p2pnet view P2P:- Umberto Eco (right) is an “Italian medievalist, semiotician, philosopher, literary critic, and novelist”, says the Wikipedia. He wrote The Name of the Rose, “an intellectual mystery combining semiotics in fiction, biblical analysis, medieval studies and literary theory”, says the post.
Hollydud tried, and failed, to make a hit movie out of the book with Sean Connery as the hero monk.
Now, “Eco once wrote a memorable essay arguing that the Apple Mac was a Catholic device, while the IBM PC was a Protestant one”, said John Naughton yesterday in the Guardian under the headline ‘Forget Google – it’s Apple that is turning into the evil empire’.
Turning? It turned long ago.
Naughton goes on >>>
His [Eco's] reasoning was that, like the Roman church, Apple offered a guaranteed route to salvation – the Apple Way – provided one stuck to it. PC users, on the other hand, had to take personal responsibility for working out their own routes to heaven.
Eco’s metaphor applies with a vengeance to the new generations of Apple iDevices, which are rigidly controlled appliances. You may think you own your lovely, shiny new iPhone or iPad, but in reality an invisible virtual string links it back to Apple HQ at One Infinite Loop, Cupertino.
You can’t install anything on it that hasn’t had the prior approval of Mr Jobs and his subordinates. And if you are foolish enough to break the rules and seek your own route to salvation, then you may find when you next try to sync it with iTunes that it has turned into an expensive, beautifully designed paperweight.
If that isn’t power, then I don’t know what is.
What did Eco have to say all those years ago?
“The following excerpts are from an English translation of Umberto Eco’s back-page column, La bustina di Minerva, in the Italian news weekly Espresso, September 30, 1994″, said the Modern World, continuing >>>
Friends, Italians, countrymen, I ask that a Committee for Public Health be set up, whose task would be to censor (by violent means, if necessary) discussion of the following topics in the Italian press. Each censored topic is followed by an alternative in brackets which is just as futile, but rich with the potential for polemic. Whether Joyce is boring (whether reading Thomas Mann gives one erections). Whether Heidegger is responsible for the crisis of the Left (whether Ariosto provoked the revocation of the Edict of Nantes). Whether semiotics has blurred the difference between Walt Disney and Dante (whether De Agostini does the right thing in putting Vimercate and the Sahara in the same atlas). Whether Italy boycotted quantum physics (whether France plots against the subjunctive). Whether new technologies kill books and cinemas (whether zeppelins made bicycles redundant). Whether computers kill inspiration (whether fountain pens are Protestant).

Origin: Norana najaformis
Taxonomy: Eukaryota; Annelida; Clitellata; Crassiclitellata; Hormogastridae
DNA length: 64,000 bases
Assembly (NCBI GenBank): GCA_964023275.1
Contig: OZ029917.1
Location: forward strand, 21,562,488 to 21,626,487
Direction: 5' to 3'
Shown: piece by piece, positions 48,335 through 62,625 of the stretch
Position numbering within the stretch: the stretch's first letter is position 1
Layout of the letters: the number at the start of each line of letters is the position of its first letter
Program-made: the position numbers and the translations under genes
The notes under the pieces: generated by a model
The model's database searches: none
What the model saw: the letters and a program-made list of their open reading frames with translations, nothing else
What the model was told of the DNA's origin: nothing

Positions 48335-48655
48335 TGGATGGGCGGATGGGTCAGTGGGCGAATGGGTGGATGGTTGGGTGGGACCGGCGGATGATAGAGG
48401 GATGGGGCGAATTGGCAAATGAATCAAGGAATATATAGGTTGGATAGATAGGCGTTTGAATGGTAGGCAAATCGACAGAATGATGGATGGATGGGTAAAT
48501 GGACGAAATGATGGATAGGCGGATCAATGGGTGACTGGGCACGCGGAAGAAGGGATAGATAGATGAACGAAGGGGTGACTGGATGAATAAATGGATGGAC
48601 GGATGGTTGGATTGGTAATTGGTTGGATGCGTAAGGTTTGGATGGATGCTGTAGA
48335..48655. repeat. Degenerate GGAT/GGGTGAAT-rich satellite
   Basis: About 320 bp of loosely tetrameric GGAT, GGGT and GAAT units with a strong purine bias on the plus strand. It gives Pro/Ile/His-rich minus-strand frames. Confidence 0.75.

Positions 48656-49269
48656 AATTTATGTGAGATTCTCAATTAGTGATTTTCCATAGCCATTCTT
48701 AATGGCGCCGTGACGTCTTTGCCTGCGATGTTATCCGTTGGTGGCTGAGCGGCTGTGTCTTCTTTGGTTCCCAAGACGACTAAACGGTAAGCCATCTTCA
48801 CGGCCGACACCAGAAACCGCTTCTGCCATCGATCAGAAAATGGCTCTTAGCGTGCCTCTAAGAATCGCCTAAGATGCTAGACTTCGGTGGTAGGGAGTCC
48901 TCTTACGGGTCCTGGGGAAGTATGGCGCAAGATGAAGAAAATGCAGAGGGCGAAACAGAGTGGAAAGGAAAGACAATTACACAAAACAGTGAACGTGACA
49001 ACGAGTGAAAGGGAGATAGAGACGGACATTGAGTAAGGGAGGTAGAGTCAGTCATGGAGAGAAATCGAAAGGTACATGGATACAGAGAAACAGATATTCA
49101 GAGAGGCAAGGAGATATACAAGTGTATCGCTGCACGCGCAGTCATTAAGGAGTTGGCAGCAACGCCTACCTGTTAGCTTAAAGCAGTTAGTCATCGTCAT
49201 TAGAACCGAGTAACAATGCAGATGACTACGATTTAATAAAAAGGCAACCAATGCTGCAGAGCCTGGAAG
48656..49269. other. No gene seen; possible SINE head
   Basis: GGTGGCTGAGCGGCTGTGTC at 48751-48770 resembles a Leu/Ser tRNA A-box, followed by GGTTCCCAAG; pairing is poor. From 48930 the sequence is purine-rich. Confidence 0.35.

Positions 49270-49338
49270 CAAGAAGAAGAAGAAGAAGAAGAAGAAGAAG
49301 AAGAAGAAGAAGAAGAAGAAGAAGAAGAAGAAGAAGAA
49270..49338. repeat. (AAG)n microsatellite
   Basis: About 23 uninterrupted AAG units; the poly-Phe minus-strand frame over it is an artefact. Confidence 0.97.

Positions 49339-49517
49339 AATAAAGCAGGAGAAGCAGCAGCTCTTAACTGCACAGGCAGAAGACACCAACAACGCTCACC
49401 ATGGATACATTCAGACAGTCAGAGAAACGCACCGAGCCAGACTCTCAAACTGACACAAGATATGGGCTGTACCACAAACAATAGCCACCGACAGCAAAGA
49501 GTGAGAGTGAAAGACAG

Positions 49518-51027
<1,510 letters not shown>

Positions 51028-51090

One can continue with: whether Moses was anti-semitic; whether Leon Bloy liked Calasso; whether Rousseau was responsible for the atomic bomb; whether Homer approved of investments in Treasury stocks; whether the Sacred Heart is monarchist or republican.
I asked above whether fountain pens were Protestant. Insufficient consideration has been given to the new underground religious war which is modifying the modern world. It’s an old idea of mine, but I find that whenever I tell people about it they immediately agree with me.
The fact is that the world is divided between users of the Macintosh computer and users of MS-DOS compatible computers. I am firmly of the opinion that the Macintosh is Catholic and that DOS is Protestant. Indeed, the Macintosh is counter-reformist and has been influenced by the ratio studiorum of the Jesuits. It is cheerful, friendly, conciliatory; it tells the faithful how they must proceed step by step to reach — if not the kingdom of Heaven — the moment in which their document is printed. It is catechistic: The essence of revelation is dealt with via simple formulae and sumptuous icons. Everyone has a right to salvation.
DOS is Protestant, or even Calvinistic. It allows free interpretation of scripture, demands difficult personal decisions, imposes a subtle hermeneutics upon the user, and takes for granted the idea that not all can achieve salvation. To make the system work you need to interpret the program yourself: Far away from the baroque community of revelers, the user is closed within the loneliness of his own inner torment.
You may object that, with the passage to Windows, the DOS universe has come to resemble more closely the counter-reformist tolerance of the Macintosh. It’s true: Windows represents an Anglican-style schism, big ceremonies in the cathedral, but there is always the possibility of a return to DOS to change things in accordance with bizarre decisions: When it comes down to it, you can decide to ordain women and gays if you want to.
Naturally, the Catholicism and Protestantism of the two systems have nothing to do with the cultural and religious positions of their users. One may wonder whether, as time goes by, the use of one system rather than another leads to profound inner changes. Can you use DOS and be a Vande supporter? And more: Would Celine have written using Word, WordPerfect, or Wordstar? Would Descartes have programmed in Pascal?
And machine code, which lies beneath and decides the destiny of both systems (or environments, if you prefer)?
“Ah, that belongs to the Old Testament, and is talmudic and cabalistic”, says Eco in Modern World, adding, “The Jewish lobby, as always … ”
First they ignore you, then they laugh at you, then they fight you, then you win ~ Mahatma Gandhi
World War III will be a global information war with no division between civilian & military participation ~ Marshall McLuhan
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